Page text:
Codemasters is well known for developing the iconic racing game series, DiRT. Showdown was the last title in the franchise, and we have barely heard anything about the series since then. The silence finally ended on Monday, when they announced DiRT Rally and made the game available on Steam Early Access.
DiRT Rally is a completely new take on the DiRT franchise. Instead of catering to the fans of arcade racers, Codemasters goes back to the roots of the franchise and focuses on simulation. Unrealistic features that have been in previous titles, such as rewind, have been completely stripped from the game. In their place, the developers have implemented many features that make it more of a simulation than a casual game.
One of the biggest changes I’ve noticed is the brand new physics and damage system. Driving with my G27 gave me a sense of immersion that I have never felt before. While I don’t know what it feels like to really race down the gravel roads of Monte Carlo, Monaco, I’m willing to bet this experience is pretty close. The realistic turning physics made me carefully watch my speed and tactfully plan out my lines. If I miscalculated a turn, the realistic damage system made me pay for it. Luckily, there is always the option of stopping your car for quick repairs, but it will cost you valuable seconds.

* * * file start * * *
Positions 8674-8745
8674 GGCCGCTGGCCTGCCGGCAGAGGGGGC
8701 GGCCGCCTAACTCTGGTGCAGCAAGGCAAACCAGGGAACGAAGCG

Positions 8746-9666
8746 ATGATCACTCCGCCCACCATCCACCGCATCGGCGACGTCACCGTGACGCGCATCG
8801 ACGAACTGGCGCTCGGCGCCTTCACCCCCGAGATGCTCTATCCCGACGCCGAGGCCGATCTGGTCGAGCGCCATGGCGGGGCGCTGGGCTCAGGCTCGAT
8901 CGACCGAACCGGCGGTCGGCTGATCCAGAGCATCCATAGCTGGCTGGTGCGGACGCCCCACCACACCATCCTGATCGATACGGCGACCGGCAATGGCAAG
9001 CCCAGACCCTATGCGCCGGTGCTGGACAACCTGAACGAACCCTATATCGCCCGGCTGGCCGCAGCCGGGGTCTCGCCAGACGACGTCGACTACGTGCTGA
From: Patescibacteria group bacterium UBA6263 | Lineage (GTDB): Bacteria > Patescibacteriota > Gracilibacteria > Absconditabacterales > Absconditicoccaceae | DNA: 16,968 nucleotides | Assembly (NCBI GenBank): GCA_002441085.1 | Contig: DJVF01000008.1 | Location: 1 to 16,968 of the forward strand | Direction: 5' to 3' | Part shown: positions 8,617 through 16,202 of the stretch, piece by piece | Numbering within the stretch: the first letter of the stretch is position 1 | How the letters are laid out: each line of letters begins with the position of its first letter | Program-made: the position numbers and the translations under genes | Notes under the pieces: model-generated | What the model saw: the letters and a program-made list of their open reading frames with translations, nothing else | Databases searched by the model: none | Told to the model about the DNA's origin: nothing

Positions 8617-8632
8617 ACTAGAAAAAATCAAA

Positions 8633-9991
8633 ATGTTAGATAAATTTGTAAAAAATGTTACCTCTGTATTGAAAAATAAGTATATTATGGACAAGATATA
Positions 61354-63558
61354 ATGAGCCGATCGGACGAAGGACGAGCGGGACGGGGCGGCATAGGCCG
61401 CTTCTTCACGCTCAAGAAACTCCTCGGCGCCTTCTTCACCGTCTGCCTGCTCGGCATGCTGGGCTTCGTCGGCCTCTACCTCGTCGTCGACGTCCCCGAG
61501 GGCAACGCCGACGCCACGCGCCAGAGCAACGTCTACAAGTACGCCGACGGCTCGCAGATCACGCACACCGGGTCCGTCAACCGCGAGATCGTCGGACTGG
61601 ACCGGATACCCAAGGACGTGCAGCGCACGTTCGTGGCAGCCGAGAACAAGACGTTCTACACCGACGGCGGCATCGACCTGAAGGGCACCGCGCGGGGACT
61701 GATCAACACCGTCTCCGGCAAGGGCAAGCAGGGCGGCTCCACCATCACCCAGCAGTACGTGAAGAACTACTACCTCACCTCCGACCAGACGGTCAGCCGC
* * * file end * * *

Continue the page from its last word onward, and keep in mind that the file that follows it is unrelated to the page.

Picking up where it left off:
The realism may seem a bit intimidating for some newer players, but there are plenty of options to make the game fit your experience. You have the option to modify various handicaps that will make the game a lot more forgiving. These options include manual launch control, ABS, traction control, and stability control. Manual launch control can be toggled off and the other aforementioned options can be set on a scale of one through five, five giving the most assistance.
To accompany the great gameplay, there are also a lot of ways to play the game. The first way is to play in the new Rally seasons mode. In seasons, you will have the ability to hire engineers, manage your team, and compete in various events to become the best rally car driver there is. Alternatively, you can create quick custom events and allow yourself to get to know the tracks and cars that are available. There are a huge amount of options to choose from when creating custom events, so the possibilities are endless.
In its current state, there are a few minor bugs here and there, but the game performs really well overall. On my R9 270X, I am able to keep a near constant 60 FPS with the Ultra preset. Due to the game being a simulator, I would only recommend buying it now if you have been looking for a modern rally sim and have a good setup to play it. You should also know that there is a limited amount of content currently available in the Early Access version. Regardless, I believe that the game will eventually compete with notable simulators such as Richard Burns Rally, so making an early investment is not a bad idea. If you’re interested in DiRT Rally, it is currently available on Steam Early Access for $31.49.